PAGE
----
So, do we look at that picture and say, “if the system’s against you, you can’t manifest what you want?” Not at all. But what we do have to do is take a look at the big picture and say, “Manifestation is not a solo activity. If we’re serious about freeing up the energy of the universe, we need to create large-scale systems that give greater freedom, safety, and resource access to all people.” This is where social justice comes in. There cannot be truly effective inner work if we’re not always working on the outer big picture.


That previous example brings me to the third reason why manifestation doesn’t always work: you can never manifest an intention that overrides a fundamental need. If you have a fundamental need which has been denied or covered over by trauma, intergenerational trauma, addiction, relationship patterns, financial patterns, health patterns, family systems, or some other way, you will tend to create “self-fulfilling prophecies” which sabotage your own dreams and intentions before they become realities because those dreams don’t actually meet your need.

An unmet need for love, touch, safety, recognition, etc, will ALWAYS be more powerful than your intention. An incredible example of this shows up in Roxanne Gay’s book Hunger: A Memoir of (My) Body, which I highly recommend. In it, she talks about a severe childhood trauma and the subsequent eating patterns which developed in response to that trauma, and which caused her to gain hundreds of pounds. She offers clear reflections on how she has intentions of losing weight and often does lose weight, but as soon as the weight is off she feels unsafe in her body again and gains it back. She’s totally aware that the need for feeling safe in her body is greater than her need for the social rank of thinness, or even than the health benefits of losing that weight. The need outweighs the intention. This is true in every case.

If you find yourself cycling around something that you have the best of intentions around, but you never get there, start to ask yourself what the underlying need is, and focus on finding healthy ways of fulfilling that need before you focus on an intention that overrides that need. Doing your innerwork and healing work on meeting your unmet needs helps to clear the path towards things you truly want, however…


…you have your own destiny. The fourth, and in my opinion most interesting, glitch in manifestation that I’m going to talk about today is Destiny and Life Path. This is a somewhat controversial topic because everyone has their own take on it, but I’ll tell you mine, which is heavily influenced by my understanding of Processwork.

My belief is that we each have our own unique nature and way of being in the world. If we fight out own nature, it will fight back. If we integrate who we are and align with our own nature, we can freely manifest in the world, but the catch is that we can only do that in alignment with who we are.

Clues about our own natures show up in our childhood nighttime dreams and early memories, in patterns in our lives which repeat, and in interests and experiences which recur throughout our lives. For examaple, my earliest childhood dream involves trying very hard to be well-behaved, but then toppling the existing power structure and being frightened by my own power to do so. I can see this show up in my life when I try really, really hard to manifest scenarios where I have to be conventional and well-behaved; that always blows up in my face because my true nature, which is much more interested in the truth than in the power structure, always asserts itself. The more I try to manifest mainstream experiences in my life, the harder my inner nature has to fight to get my attention. So I CAN manifest things at odds with my nature, but they will likely always be sabotaged by me.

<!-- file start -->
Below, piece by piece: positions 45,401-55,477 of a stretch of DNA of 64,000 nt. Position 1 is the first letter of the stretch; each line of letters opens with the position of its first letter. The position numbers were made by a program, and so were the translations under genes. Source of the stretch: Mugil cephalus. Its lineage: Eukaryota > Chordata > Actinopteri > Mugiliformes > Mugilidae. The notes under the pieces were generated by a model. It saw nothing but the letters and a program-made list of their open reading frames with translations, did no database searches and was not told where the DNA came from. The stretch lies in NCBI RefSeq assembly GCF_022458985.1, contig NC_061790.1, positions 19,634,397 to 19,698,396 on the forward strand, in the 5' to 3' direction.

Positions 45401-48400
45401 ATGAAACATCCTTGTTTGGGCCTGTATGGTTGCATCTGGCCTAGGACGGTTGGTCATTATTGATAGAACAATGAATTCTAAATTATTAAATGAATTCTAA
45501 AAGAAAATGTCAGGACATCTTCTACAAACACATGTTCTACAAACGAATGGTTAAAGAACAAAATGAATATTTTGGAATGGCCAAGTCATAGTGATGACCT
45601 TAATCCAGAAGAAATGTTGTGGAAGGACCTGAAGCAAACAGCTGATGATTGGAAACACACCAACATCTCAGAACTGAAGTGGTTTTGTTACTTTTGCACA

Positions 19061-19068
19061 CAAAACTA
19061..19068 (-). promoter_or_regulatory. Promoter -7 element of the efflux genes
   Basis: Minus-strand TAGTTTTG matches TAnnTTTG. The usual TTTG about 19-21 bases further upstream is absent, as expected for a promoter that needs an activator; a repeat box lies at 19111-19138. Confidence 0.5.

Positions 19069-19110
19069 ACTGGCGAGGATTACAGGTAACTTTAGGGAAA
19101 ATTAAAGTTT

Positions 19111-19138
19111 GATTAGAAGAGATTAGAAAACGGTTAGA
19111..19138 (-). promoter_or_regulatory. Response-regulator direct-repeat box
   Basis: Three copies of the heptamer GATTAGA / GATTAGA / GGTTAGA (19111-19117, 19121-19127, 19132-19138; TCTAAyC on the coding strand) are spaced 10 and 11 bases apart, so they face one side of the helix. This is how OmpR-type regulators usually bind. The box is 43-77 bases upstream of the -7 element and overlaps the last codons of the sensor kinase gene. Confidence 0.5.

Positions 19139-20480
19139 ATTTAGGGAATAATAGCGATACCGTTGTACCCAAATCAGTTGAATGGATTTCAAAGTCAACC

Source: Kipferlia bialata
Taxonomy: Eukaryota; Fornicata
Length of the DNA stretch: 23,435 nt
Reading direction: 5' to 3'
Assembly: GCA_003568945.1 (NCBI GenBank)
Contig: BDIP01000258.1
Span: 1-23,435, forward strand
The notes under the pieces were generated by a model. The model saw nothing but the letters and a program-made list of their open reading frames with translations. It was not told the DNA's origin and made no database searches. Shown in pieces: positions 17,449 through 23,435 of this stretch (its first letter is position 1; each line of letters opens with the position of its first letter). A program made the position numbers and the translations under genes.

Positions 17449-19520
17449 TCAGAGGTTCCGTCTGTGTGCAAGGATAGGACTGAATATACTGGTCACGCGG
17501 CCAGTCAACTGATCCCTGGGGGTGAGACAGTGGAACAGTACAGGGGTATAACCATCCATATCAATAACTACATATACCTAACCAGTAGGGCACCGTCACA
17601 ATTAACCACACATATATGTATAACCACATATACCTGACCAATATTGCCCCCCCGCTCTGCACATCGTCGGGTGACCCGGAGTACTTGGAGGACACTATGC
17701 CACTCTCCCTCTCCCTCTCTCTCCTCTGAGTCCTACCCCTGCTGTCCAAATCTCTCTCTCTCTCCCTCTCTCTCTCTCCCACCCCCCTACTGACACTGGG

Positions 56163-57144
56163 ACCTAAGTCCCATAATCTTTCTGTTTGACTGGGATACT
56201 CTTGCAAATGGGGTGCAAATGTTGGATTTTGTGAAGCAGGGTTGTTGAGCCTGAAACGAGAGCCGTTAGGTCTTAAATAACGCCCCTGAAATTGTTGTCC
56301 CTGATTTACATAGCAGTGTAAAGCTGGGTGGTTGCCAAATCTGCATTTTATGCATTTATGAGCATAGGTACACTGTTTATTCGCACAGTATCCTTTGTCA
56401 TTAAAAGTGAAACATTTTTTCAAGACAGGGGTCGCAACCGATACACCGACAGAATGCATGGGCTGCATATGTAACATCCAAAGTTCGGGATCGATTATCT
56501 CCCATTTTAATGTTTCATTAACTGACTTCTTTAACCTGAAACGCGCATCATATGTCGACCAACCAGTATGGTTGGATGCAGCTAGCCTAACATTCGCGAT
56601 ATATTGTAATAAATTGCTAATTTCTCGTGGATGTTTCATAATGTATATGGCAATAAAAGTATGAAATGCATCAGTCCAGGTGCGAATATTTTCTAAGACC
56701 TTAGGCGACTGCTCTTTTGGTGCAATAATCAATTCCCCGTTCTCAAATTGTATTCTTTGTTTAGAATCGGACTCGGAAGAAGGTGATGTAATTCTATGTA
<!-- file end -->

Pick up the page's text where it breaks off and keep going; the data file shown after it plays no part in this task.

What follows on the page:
What Now?

We’ve looked at high dreams and low dreams, at social rank, at fundamental needs, and at the idea of destiny or true nature. All of these things and more are at play when we are talking about “manifesting” something, and yet there’s clear evidence that manifestation sometimes works. Sometimes, you say to the universe that you want something, and that something quickly and easily shows up. Sometimes, you paste something to a vision board and that exact thing comes into your life.

So how can you be aware of the whole picture and better align yourself with your intentions, as well as better align your intentions with your true nature?

When I work with clients one-on-one or in groups, I go into great depth around someone’s life myth or destiny, their dreaming process, and the cycles which tend to repeat in their lives, but since that’s not something we can do here in this article, I’m going to invite you to look at any intention you wish to manifest and ask yourself these questions:

  1. What’s my high dream (this should ideally be the thing you want to manifest if it were unabashedly perfect)?
  2. What’s my low dream? This is such an essential question! It’s often avoided, pushed aside, and ignored because we’re afraid that if we think about it, it will be the thing that manifests instead, but you know what happens to anything that gets pushed aside — it just gets louder and asserts itself more. Better to look directly at it! Ask it what it wants, what its fears are, and how it needs those fears to be addressed. The low dream may be where you’re living right now, your current experience. Acknowledge the pain and grief of that rather than being against it.
  3. Is there a way in which your social rank is working against your high dream or intention? If so, are there ways in which you have internalized that voice, for example, “I’ll never make it to CEO because I’m a woman.” If you’ve internalized that voice, talk back to that bully! Tell it, “There are women CEO’s, and someone’s got to do it to continue to break through that glass ceiling!” Also, ask yourself where there might be hidden resources to help you with the very real structural impediments you face. Are there free legal services available? Are there advocacy or support groups, in person or online? Are there things you can do to mitigate the effects of the structural issues? Be kind and gentle with yourself. Ask for help.
  4. Is the thing you’re trying to manifest a thing you really want, or is it a thing which overrides a fundamental need? What’s your fundamental need?
  5. What’s your destiny? If you’re cycling around something again and again with no success, it’s time to work on this question. It’s not a small, obvious, or instantly answered question, but it’s a highly rewarding one!

If you’d like to see me explore this in more detail, you can watch this youtube video: